Our Existence

Courtesy of Stockvault.net

On another blog, there’s been an ongoing discussion between some atheists and a Christian related to our “existence;” that is, our “beingness” — why we are here, why we are alive and living on this planet. Some would describe it as a discussion related to Ontology: The metaphysical study of the nature of being and existence; that is, study based on hypothesis or theory rather than experiment.

As would be expected, there is a rather significant difference of opinion between the two factions.

The atheists naturally consider science as the most important element of our existence because it IS based on experiments. They assert it is the discipline of science that builds and organizes knowledge in the form of testable explanations and predictions, not only about ourselves, but also about the universe we live in. They further contend it is science that has allowed us to survive, as well as improving our lifestyle in the process.

The Christian naturally downplays this perspective and repeatedly accuses his detractors of believing in “scientism,” which has been defined by some as “a scientific method that has no (or few) limits, can successfully be applied to almost all aspects of life, and provides an explanation for everything.” It has even been referred to as a RELIGION and that its followers worship science, its rituals, and its results! The following from Wikipedia is notable:

According to Discovery Institute scientism is an effort to use the methods of science to explain and control every part of human life, in other words, the misguided effort to apply science to areas outside its proper bounds.

Moreover, the blog owner believes philosophy (the rational investigation of questions about existence and knowledge and ethics) plays just as important a role defining our existence as the discipline of science.

He emphasized his perspective by offering the following quote on his blog by Stephen Barr, author, and professor in the Department of Physics and Astronomy at the University of Delaware. I find it very telling …

“There’s a misconception that’s actually at the root of the science-religion tension. Many people think that nature and God are in competition, that if something has a natural explanation that God had nothing to do with it. And, if God did something, it’s supernatural, so it’s an either-or. And, so the more science can explain naturally the less there is for God to explain. But that’s a complete misconception because God is the author of nature.

(Emphasis added)

I close this post with a quote from the referenced blog owner: Science cannot prove that we have a complete picture of reality.

Considering the preceding discourse, what are your thoughts?

“I’ve Had A Wonderful Life”

On another blog, someone commented with a quote from Ludwig Wittgenstein (1989-1951), an Austrian-British 20th Century philosopher:

To believe in God means to see that life has a meaning

As I read this, I asked myself, “Self, does this mean life has no meaning without a belief in God?”

Hmmmm.

Ludwig_Wittgenstein_by_Ben_Richards
Ludwig Wittgenstein (by Ben Richards)

In a cursory reading about Ludwig on Wikipedia, I found it rather interesting that he made the following comment as he lay on his death bed, just before losing consciousness for the last time, “Tell them I’ve had a wonderful life.”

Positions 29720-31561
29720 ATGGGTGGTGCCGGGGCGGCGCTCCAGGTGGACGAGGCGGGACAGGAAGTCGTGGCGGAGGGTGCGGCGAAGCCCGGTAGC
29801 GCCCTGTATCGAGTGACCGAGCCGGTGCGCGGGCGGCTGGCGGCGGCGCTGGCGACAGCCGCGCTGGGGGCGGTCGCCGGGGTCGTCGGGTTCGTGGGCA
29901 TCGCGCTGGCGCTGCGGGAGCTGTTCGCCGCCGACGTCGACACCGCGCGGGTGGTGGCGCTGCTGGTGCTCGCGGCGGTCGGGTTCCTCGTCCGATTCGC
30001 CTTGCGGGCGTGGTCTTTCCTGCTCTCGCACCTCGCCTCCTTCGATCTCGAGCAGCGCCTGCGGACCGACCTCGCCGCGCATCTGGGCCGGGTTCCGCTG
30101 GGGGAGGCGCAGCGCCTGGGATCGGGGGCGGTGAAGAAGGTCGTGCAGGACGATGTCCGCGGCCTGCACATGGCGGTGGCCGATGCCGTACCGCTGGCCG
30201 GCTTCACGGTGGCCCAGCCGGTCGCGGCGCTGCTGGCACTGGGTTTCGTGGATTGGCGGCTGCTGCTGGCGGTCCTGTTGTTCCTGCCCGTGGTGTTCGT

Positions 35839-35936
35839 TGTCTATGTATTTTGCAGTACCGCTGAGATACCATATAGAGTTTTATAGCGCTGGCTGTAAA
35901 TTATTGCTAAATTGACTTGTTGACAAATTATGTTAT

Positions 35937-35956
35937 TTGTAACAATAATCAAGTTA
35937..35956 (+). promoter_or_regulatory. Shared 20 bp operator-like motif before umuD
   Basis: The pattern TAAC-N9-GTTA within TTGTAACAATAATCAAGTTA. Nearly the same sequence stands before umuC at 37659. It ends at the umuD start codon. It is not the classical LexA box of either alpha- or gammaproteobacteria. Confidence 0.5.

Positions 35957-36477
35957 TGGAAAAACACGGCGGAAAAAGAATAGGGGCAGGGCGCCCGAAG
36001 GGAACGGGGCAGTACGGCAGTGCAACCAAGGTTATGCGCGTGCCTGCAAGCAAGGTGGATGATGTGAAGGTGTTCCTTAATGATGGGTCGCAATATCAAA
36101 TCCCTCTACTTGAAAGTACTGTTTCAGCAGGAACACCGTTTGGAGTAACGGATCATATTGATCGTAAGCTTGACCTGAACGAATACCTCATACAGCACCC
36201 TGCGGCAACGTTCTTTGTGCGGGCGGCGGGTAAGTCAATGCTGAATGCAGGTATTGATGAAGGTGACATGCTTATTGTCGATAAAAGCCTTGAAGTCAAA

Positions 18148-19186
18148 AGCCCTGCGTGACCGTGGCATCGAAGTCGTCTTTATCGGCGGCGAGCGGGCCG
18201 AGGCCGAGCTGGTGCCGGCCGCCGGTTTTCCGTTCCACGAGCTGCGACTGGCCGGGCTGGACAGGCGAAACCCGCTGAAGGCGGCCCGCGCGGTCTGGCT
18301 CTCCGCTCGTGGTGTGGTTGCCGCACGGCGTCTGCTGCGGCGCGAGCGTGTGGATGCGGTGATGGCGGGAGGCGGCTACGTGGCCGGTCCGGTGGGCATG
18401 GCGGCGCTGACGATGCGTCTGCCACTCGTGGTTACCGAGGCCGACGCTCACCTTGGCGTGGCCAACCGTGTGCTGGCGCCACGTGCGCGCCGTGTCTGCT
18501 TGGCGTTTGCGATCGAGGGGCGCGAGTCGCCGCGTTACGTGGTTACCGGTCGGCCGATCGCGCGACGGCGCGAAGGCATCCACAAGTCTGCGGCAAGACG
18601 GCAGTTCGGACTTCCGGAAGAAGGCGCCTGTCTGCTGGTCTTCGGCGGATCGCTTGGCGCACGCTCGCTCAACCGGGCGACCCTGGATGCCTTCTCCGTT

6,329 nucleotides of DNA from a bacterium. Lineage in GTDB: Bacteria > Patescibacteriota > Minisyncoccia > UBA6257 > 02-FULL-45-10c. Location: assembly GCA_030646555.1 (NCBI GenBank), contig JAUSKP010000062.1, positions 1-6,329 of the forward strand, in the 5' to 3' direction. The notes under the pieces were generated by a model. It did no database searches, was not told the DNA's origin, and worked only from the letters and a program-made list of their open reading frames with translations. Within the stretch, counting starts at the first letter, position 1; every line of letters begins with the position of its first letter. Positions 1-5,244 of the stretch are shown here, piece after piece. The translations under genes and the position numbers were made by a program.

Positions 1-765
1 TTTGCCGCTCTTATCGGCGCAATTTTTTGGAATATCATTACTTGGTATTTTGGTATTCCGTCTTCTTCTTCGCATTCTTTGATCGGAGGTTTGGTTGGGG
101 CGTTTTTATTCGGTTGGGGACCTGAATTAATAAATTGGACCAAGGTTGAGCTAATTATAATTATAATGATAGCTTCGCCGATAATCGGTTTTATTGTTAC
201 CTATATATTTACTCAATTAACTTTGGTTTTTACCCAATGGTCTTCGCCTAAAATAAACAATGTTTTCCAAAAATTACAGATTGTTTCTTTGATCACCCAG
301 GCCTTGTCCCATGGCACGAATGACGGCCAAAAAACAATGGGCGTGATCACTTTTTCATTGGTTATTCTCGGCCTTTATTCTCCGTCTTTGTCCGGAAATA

In the last years of his life, Wittgenstein was said to be agnostic — in a qualified sense. Qualified in that he did not accept any religious faith. In fact, he was impatient with “proofs” of the existence of God and any attempts to give religion a rational foundation.

So it would seem his original thinking, as stated in the above quote, had changed by the end of his life. He had found meaning in life despite his agnosticism … to the extent he was able to say on his death bed, “I’ve had a wonderful life.”

In his Tractatus Logico-Philosophicus  (1922), he wrote:

Death is not an event in life: we do not live to experience death. If we take eternity to mean not infinite temporal duration but timelessness, then eternal life belongs to those who live in the present. Our life has no end in the way in which our visual field has no limits.

I like this: eternal life belongs to those who live in the present.

There is no other time but now. There is no other life but this one. Enjoy the life you have at this moment. Even if you are living with pain and suffering, always remember, you still have LIFE! You are still able to enjoy the magnificence of the universe, the love of friends and family, the joy of simply “being.”

And when the time comes for it all to end, may each of us join Ludwig and say, “I’ve had a wonderful life.”

The Existence of God – Or Not

I found the video below quite fascinating. While I am not an atheist, I am interested in the many and varied perspectives that people have of who and/or what god is.
Before viewing the video, I had never heard of Alvin Plantinga so I didn’t have any idea what to expect. Since then, I have done a little research and find he is described as a “philosopher/theologian.” Wikipedia states he is a Christian who applies “methods of analytic philosophy to defend orthodox Christian beliefs.”

When presented with questions about God’s existence, he certainly answers in the same tenor of every Christian I have ever heard.

I found many of his answers to be nothing more than a nonsensical jumble of words. Instead of taking a true stand on his beliefs and offering solid evidence, he meandered through the usual language of the Christian religious.

The other thing that stood out to me is the constant reference by both parties to “God” as gender-specific. To me, God is an intangible spirit and therefore has no gender but of course, the debate passionately rages on.